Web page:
Netflix is spending $6 billion a year on content, choking basic cable and brusquely rattling the relationship business of the town as fears of a Google- or Apple-sized dominance send a chill down the entertainment industry’s spine.
Studios and cable channels fret that the company, with its 83 million global subscribers, is sucking up so many eyeballs and bidding up prices for programming so high that they won’t be able to compete. And agents worry that as Netflix elbows out competing buyers, the company’s growing insistence on buying up all rights to its original programming around the world will do away with the profit participations that on breakout shows (such as Modern Family) provide steady income in an unsteady industry.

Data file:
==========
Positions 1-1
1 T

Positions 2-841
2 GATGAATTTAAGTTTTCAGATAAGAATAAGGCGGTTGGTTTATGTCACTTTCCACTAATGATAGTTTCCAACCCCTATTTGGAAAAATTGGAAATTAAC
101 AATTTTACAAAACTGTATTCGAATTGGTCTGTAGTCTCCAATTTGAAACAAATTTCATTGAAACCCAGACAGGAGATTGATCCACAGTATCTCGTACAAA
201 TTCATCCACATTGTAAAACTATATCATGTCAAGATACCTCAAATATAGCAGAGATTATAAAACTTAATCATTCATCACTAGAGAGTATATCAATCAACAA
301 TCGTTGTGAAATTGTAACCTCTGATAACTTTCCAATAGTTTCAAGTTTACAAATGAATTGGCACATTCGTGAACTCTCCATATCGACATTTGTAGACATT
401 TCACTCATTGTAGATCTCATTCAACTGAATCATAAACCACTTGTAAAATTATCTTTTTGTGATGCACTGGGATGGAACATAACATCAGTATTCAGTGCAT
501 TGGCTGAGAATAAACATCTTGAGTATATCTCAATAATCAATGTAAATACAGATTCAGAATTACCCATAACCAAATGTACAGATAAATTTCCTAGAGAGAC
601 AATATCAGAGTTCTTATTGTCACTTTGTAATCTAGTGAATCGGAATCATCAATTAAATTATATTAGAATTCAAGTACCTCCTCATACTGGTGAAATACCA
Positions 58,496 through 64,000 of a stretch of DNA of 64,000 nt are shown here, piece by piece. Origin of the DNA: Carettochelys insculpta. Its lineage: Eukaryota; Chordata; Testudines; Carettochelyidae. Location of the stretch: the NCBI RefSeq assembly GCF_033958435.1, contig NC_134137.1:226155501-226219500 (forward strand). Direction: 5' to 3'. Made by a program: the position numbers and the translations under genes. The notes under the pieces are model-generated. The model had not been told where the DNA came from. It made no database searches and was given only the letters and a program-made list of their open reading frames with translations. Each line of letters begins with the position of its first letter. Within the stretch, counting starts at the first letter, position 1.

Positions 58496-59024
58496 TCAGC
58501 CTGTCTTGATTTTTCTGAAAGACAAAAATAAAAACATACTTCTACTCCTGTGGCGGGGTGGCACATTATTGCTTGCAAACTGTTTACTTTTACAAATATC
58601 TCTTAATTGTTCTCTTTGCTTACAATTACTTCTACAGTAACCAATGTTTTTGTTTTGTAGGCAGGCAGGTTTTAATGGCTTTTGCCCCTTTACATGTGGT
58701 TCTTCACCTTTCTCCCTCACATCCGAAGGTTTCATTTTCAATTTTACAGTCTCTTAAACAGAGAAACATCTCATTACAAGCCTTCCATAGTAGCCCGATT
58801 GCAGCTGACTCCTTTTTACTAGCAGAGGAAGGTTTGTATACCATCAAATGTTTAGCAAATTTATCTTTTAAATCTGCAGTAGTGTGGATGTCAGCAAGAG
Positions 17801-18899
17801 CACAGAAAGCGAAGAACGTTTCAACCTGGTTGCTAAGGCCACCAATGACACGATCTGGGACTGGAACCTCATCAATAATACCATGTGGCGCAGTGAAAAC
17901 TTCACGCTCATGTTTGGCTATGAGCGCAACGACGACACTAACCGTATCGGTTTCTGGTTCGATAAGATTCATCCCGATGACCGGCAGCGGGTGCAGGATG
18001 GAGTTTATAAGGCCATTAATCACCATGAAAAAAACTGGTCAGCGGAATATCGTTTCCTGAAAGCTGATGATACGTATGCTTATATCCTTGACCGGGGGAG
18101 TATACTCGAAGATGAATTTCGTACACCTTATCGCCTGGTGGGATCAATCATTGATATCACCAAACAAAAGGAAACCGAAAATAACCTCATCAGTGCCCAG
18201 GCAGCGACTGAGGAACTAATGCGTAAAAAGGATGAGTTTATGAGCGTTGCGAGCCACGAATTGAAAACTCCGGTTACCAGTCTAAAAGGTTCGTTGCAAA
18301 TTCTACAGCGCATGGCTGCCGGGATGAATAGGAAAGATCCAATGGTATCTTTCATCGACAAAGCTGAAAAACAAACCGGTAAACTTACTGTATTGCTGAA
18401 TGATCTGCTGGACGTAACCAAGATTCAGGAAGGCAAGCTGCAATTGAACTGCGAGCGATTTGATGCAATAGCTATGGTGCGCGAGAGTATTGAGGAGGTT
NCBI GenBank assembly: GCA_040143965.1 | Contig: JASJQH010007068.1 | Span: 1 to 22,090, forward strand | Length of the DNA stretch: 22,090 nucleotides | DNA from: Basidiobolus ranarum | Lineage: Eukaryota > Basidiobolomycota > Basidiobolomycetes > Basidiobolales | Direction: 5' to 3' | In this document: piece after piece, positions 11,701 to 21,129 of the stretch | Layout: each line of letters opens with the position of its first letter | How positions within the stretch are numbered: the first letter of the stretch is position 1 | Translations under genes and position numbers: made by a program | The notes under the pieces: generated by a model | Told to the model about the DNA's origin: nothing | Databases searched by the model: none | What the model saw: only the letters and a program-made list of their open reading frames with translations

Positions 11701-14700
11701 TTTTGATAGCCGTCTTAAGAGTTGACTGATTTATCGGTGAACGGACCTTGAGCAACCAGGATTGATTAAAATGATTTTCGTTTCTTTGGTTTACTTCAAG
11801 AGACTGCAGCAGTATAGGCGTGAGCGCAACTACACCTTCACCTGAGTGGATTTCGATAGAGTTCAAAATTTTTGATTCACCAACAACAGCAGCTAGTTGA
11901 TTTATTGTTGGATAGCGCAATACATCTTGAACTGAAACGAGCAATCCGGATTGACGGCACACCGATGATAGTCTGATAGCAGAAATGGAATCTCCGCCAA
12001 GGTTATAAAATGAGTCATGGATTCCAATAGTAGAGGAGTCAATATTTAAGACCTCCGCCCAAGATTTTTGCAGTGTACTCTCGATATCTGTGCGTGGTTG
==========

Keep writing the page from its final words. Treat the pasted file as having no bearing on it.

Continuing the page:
“We love the money and we can still grow our clients [by getting them Netflix deals],” says one agent. “But I’m worried about the long term. If backends go away, what’s the future? This is why CAA and WME have diversified.”
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